Ethan Tyo ’17, G’22 is featured in the New York Times and Seattle Times as he grows AlterNative

student looking into the camera

Ethan Tyo ’17, G’22 is featured in the New York Times and Seattle Times as he grows AlterNative

Growing up on the Mohawk reservation of Akwesasne, Ethan Tyo ’17 G’22 had no idea his land was poisoned. Despite the rich and long-established cultural traditions of the Mohawk people to plan, harvest, and prepare their food from the earth, Tyo never did that growing up. Instead, he and his community shopped at the Walmarts and fast-food chains not far from the reservation, not knowing why they did not fish or farm as their families used to.

As Tyo returned to Syracuse University to pursue his master’s in food studies, he learned the concept of food sovereignty — the access to culturally appropriate and nutritionally complete foods. But today, the ability to historically cultural food practices of fishing, hunting, and growing are lost on most reservations; and the resulting diet is often nutritionally inadequate.

Frequently reservations are built downstream from industrial cities and industrial plants where the resulting waste pollution renders the nearby soils and water sources unsuitable for agricultural production. In simpler terms, the land is poisonous, and the food grown from such land poisons its inhabitants.

To live on a poisonous land is unsuitable for any community, but it is particularly devastating for the American Indigenous communities. As tribal nations, they were forced to leave behind their lands that they grew their lives upon and create homes on lands that offered nothing. The tradition of tending to the earth and reaping its fruits is core in much of Indigenous culture. For example, the “Three Sisters” of squash, beans, and corn are highly symbolic in Indigenous culture for the traditional practices of planting the three in one field to agriculturally balance each other. The rich traditions and dignity of passing down cooking practices and recipes generationally have been stripped away.

Tyo hopes to restore food sovereignty to the tribal nations through The AlterNative Project. This project, inspired by the knowledge of Indigenous cultural practices Tyo only learned once he started formal university studies, aims to create widespread access to Indigenous knowledge and further scientific research within Indigenous communities.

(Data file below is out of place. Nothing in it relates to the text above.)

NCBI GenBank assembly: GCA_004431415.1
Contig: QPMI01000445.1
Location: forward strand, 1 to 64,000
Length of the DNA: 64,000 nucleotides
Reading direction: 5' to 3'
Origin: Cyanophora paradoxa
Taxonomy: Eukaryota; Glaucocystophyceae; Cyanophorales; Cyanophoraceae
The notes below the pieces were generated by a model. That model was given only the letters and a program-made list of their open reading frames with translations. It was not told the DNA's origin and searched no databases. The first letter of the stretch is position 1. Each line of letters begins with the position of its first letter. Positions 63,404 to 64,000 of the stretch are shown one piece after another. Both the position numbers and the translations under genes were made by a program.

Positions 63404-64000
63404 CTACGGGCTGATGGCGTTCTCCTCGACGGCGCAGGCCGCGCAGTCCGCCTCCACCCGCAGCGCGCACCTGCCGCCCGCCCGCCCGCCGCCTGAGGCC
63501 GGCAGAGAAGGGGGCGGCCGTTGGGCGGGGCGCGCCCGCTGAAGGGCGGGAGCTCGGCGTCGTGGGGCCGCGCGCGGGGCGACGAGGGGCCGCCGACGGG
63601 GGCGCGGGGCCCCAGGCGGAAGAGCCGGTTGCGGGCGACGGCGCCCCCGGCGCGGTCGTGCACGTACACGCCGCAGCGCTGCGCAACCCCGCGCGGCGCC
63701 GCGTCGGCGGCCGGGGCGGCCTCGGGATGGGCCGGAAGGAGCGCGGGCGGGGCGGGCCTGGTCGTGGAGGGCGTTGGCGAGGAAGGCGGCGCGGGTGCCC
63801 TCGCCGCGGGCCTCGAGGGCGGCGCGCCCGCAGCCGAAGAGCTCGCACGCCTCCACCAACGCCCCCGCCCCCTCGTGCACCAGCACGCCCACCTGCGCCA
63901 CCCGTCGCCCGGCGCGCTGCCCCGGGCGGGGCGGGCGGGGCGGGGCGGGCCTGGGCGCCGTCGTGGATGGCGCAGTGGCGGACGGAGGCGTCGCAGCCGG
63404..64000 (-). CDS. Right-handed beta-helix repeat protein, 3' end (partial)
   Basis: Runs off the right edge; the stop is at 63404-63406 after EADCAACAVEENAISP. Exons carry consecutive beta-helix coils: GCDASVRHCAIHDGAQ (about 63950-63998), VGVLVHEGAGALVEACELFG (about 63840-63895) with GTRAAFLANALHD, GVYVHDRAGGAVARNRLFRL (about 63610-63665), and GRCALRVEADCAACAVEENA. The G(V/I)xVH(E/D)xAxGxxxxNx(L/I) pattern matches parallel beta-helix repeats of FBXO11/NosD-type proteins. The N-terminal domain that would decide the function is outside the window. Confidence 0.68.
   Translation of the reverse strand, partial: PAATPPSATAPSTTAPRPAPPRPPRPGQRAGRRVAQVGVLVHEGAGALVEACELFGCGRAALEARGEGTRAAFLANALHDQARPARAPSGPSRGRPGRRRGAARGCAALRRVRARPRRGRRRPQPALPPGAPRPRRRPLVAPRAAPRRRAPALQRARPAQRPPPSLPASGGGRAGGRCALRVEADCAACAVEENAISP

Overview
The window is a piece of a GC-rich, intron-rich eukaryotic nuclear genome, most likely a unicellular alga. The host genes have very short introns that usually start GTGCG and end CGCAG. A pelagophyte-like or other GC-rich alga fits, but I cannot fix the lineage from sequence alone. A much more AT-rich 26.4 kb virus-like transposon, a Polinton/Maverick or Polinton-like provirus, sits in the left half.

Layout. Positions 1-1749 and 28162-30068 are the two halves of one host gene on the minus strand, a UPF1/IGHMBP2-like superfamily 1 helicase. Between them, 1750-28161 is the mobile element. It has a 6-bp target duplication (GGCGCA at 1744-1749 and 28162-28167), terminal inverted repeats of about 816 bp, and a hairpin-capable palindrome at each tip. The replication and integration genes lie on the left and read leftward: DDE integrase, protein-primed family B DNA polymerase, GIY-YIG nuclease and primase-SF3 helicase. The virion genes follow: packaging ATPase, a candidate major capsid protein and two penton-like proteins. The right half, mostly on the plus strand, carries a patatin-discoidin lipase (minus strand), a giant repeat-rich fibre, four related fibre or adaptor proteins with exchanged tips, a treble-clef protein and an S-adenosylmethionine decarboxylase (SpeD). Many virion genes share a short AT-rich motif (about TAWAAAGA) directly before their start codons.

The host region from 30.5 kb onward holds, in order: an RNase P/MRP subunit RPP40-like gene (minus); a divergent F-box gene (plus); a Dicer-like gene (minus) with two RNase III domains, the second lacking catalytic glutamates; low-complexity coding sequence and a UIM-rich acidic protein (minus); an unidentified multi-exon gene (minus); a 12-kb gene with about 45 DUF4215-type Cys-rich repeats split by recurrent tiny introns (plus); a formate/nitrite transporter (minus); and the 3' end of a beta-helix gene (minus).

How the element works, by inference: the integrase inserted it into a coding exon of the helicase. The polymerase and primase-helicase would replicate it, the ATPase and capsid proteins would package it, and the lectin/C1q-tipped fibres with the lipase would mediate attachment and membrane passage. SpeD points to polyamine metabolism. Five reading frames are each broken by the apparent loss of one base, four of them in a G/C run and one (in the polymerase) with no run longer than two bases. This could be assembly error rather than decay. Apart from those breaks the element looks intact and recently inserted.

“I know so much science and research but none of this is given back the people who need it – how do we create a space within academia to decolonize this information?” Tyo asked himself as he started The AlterNative Project.

Through The AlterNative Project, Tyo is working to create a world where knowledge about Indigenous history, culture, and current challenges is accessible across communities. He’s already started implementing this understanding of Indigenous culture here at Syracuse University, with a dedication in Pete’s Giving Garden to the Three Sisters for the Native Student Program in the Office of Multicultural Affairs- hoping to increase awareness of the importance of Indigenous food staples and provide space for experiences from our home communities for future generations of Indigenous students.

This year, he has also been named as Todd B. Rubin Diversity and Inclusion Scholar for the Blackstone LaunchPad at Syracuse University, where he will be using his role to bring more awareness to indigenous issues withing the entrepreneurial community.

Beyond Syracuse, Tyo’s work to further Indigenous knowledge is already making headway on a national level. In a piece for the New York Times, he shares background on Native American agriculture, and in a piece published for the New York Times Cooking and re-posted under his by-line in the Seattle Times, he creates an homage to the Three Sisters with a hearty bean patty brightened with a raspberry aioli.

In the future, Tyo envisions this education will lead to innovation and entrepreneurial solutions to the problems Indigenous communities face today; particularly creating sustainable solutions to counter problems like the poisoned water and plant sources on reservations. “We do not have preexisting things like manufacturing and industrial systems- you cannot just throw money into a community. The problem is we get a lot of federal aid but that mostly goes back off the reservation,” said Tyo.

Community innovation is the key to tackling Indigenous issues. This is the idea The AlterNative Project is built on. Tyo is overflowing with ideas for what this could look like. One is creating a network of Indigenous-inspired food stores across the nation, all filled with products sourced from Indigenous suppliers located on the reservations, ensuring that money flows back to the reservation.

Tyo’s work in increasing awareness of indigenous practices is a work that is not just his own but is rooted out of community gathering and sharing. To the Syracuse community, he encourages us to read, listen and reach out to understand what is happening in the Indigenous communities around us. For Tyo, one of the simplest ways to start learning is to come together through food, whether that is planting corn at Pete’s Giving Garden or trying a new recipe made from the Three Sisters.

Story by Claire Howard ’23, Global Fellow.